The subway train was late. A crowd of tired people had gathered on the platform in heat that made us all sweat right through our cute hairdos and oxford shirts.
This particular tunnel belonged to the yellow N/W trains, and as more people filed down the stairs to wait for the next ride home, the air kept getting hotter and the mood switched from impatient to desperate and abandoned.
I was standing close to the edge of the platform, so I could crane my neck out to check for oncoming trains, when two skinny rats suddenly darted onto the tracks. They were little brown ones, chasing each other over the steel rails and wooden planks, through the puddles of rain water that had collected there days ago. The whole front line of the crowd silently watched the vermin run around their little obstacle course, squeezing through impossibly tiny cracks and squeaking at each other.
Then the chasing rat stopped still on top of one of the steel rails and stared up at the crowd. It was weird, but as that rat looked up at us, I had an overwhelming urge to shoot him like a squirrel in a tree.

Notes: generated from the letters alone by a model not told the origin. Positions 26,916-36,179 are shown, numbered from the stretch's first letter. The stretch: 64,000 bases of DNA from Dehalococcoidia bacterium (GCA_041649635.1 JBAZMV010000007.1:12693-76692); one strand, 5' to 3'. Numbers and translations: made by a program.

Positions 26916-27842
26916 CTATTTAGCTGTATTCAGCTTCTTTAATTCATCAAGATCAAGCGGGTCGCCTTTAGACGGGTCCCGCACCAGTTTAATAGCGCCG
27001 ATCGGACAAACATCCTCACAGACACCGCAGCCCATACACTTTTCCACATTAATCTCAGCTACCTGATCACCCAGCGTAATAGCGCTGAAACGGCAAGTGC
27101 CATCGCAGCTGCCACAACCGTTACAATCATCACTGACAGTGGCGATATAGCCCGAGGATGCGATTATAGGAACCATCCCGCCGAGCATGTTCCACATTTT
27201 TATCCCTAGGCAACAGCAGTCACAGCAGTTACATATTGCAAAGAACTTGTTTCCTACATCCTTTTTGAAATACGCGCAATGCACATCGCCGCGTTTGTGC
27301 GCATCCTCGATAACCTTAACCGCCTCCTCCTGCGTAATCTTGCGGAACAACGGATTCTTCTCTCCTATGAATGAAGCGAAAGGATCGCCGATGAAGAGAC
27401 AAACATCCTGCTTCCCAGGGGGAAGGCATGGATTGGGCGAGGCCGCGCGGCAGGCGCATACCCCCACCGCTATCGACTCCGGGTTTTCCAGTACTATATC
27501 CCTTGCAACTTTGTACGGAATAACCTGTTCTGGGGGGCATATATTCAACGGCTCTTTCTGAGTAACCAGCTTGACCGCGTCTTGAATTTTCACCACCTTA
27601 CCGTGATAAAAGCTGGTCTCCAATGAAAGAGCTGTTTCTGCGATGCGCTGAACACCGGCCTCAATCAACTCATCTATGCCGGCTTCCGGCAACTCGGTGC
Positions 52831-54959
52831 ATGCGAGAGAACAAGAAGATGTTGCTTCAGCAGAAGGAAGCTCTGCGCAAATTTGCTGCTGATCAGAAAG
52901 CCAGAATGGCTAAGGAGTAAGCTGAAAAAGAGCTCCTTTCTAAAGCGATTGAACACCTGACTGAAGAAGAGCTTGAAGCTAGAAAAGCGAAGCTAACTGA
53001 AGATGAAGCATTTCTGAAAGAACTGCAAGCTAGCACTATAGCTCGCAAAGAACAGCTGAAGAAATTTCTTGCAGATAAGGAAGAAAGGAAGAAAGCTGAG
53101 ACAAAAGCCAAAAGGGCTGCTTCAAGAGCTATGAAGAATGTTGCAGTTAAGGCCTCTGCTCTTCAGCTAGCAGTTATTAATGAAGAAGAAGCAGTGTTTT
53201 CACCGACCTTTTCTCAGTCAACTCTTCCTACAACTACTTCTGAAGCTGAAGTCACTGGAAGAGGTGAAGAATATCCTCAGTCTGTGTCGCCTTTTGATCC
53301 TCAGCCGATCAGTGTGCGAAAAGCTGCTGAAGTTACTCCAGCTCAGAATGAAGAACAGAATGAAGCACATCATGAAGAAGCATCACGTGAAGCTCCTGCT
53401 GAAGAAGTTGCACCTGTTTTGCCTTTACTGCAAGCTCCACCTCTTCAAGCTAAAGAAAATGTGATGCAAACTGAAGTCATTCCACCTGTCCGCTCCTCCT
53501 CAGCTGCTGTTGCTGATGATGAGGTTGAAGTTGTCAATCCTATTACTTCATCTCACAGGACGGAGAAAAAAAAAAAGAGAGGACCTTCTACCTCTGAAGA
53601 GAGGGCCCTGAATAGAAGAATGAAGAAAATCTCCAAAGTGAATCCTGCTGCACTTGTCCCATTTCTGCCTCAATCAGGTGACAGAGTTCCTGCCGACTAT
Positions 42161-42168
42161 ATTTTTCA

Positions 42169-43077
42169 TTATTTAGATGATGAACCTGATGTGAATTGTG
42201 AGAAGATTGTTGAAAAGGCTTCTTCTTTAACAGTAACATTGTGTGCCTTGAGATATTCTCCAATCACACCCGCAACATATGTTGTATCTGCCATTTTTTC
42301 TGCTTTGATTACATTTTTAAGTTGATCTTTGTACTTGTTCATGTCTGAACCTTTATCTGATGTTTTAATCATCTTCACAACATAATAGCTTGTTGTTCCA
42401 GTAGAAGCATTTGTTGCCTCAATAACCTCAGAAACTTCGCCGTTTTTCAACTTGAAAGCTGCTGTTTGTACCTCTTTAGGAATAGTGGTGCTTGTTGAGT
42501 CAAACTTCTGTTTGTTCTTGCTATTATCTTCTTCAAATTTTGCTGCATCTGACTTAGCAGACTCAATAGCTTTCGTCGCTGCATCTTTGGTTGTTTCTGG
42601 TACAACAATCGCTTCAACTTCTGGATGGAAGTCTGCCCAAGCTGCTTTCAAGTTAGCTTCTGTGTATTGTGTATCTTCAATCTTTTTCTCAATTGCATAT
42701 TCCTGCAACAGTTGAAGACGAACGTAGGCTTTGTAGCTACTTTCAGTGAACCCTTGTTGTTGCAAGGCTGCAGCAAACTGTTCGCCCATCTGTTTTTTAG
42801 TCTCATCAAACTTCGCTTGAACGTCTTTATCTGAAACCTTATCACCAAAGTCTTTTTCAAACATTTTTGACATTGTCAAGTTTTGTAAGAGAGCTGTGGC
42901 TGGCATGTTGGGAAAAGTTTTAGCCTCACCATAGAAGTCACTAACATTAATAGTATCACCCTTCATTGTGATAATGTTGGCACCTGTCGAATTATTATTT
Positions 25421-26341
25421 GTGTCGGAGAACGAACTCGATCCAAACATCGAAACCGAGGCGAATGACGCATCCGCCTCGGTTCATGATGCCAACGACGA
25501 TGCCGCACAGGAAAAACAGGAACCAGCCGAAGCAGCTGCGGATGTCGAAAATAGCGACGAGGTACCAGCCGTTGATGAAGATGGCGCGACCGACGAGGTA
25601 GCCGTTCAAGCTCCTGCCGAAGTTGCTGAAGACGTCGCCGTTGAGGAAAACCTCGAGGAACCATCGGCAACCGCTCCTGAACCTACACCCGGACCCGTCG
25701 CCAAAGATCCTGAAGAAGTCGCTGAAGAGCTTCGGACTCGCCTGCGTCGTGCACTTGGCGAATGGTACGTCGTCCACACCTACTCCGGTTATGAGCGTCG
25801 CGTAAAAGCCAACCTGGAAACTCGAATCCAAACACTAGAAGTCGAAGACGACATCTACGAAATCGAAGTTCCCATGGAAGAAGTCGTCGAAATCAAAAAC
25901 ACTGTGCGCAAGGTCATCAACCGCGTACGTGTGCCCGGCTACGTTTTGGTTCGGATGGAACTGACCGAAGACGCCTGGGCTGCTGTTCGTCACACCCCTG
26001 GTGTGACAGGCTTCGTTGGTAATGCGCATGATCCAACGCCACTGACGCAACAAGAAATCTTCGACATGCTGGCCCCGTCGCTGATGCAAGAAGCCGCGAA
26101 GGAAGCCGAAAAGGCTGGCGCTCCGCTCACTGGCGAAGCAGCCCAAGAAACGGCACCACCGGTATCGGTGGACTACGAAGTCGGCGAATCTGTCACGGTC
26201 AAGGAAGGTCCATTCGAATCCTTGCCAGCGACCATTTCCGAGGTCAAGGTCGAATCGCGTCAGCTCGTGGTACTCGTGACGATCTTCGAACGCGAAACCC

Now, I've never been hunting in my life, but I did grow up at a school in Arkansas where all the kids stay home on Deer Day, the first day of deer season, so they can go set up camp for the fall hunting trips. Maybe the inclination of shooting squirrels is just part of my rural fabric, but when it occurred to me how people would react to some nutter taking aim at a rat on the tracks, I realized how absurd country living must seem to lifelong New Yorkers. Of course, I guess it would also be weird for a country boy to think about standing in a packed crowd of strangers in a sweltering underground cement tube.